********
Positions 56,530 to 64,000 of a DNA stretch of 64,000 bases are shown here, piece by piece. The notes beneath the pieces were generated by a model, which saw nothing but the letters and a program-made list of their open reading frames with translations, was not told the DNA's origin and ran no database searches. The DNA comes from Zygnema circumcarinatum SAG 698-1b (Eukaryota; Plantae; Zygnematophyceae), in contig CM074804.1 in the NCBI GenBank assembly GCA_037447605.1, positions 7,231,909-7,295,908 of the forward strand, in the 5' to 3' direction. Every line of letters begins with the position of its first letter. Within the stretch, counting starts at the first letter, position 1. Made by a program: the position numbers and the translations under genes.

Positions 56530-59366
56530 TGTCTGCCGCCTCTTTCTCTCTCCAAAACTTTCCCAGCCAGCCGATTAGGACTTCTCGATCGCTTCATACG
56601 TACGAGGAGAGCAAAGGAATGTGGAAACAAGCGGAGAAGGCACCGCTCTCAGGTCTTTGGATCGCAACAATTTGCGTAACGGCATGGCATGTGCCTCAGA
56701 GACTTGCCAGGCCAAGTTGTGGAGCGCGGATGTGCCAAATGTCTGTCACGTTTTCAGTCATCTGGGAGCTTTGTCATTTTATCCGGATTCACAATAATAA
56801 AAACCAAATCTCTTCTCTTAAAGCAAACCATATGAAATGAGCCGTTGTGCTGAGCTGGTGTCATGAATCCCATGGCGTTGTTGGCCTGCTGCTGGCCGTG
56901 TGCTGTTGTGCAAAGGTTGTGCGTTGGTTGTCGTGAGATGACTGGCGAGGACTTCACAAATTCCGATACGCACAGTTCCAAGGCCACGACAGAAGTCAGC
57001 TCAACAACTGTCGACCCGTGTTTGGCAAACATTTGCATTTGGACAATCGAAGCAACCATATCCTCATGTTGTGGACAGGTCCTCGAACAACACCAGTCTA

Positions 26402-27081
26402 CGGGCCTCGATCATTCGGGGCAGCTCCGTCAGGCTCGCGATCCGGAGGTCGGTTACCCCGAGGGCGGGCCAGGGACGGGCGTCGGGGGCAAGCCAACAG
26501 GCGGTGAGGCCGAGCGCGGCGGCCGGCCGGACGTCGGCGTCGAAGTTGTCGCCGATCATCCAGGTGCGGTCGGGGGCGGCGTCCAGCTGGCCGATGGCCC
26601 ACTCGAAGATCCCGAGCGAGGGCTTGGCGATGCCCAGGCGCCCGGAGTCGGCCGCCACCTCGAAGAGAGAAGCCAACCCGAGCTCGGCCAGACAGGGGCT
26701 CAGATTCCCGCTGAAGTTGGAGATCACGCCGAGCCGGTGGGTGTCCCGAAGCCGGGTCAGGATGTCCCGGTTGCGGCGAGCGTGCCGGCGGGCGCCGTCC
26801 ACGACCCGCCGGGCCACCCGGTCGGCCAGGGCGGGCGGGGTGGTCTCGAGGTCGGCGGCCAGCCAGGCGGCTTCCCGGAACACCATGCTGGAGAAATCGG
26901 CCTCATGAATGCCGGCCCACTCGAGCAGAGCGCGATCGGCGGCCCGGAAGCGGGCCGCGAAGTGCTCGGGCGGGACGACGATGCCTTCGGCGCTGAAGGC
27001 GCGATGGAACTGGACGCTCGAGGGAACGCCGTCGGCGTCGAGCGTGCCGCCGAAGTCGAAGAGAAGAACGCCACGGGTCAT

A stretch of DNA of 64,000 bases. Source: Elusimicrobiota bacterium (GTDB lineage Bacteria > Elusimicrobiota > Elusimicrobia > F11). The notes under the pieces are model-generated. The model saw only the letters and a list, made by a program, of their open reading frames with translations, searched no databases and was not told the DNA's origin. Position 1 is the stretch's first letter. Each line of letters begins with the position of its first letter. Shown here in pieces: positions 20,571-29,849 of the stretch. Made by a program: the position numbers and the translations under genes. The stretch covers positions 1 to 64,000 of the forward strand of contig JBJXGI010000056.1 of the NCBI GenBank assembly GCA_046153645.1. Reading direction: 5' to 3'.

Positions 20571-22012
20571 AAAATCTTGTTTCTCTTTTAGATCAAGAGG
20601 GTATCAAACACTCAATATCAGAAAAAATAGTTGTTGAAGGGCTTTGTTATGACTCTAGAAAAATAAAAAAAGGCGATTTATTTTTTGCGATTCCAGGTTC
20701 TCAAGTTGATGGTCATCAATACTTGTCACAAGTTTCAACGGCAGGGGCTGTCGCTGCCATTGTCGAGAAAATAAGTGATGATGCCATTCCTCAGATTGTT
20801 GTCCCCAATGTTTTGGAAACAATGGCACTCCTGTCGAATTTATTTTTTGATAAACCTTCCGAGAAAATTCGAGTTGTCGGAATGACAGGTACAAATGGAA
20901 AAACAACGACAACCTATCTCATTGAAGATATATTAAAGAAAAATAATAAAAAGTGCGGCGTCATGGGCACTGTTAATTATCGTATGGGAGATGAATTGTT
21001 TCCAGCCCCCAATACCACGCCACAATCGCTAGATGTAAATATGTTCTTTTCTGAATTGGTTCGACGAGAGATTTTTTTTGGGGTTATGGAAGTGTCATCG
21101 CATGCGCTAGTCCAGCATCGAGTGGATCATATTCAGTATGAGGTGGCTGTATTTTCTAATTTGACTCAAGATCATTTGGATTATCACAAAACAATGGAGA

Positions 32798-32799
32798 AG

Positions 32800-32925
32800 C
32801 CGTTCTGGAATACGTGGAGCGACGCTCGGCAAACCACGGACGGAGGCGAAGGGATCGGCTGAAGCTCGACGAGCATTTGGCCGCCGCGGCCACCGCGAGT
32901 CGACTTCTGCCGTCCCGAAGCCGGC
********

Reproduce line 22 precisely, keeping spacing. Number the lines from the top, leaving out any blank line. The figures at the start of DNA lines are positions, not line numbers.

20801 GTCCCCAATGTTTTGGAAACAATGGCACTCCTGTCGAATTTATTTTTTGATAAACCTTCCGAGAAAATTCGAGTTGTCGGAATGACAGGTACAAATGGAA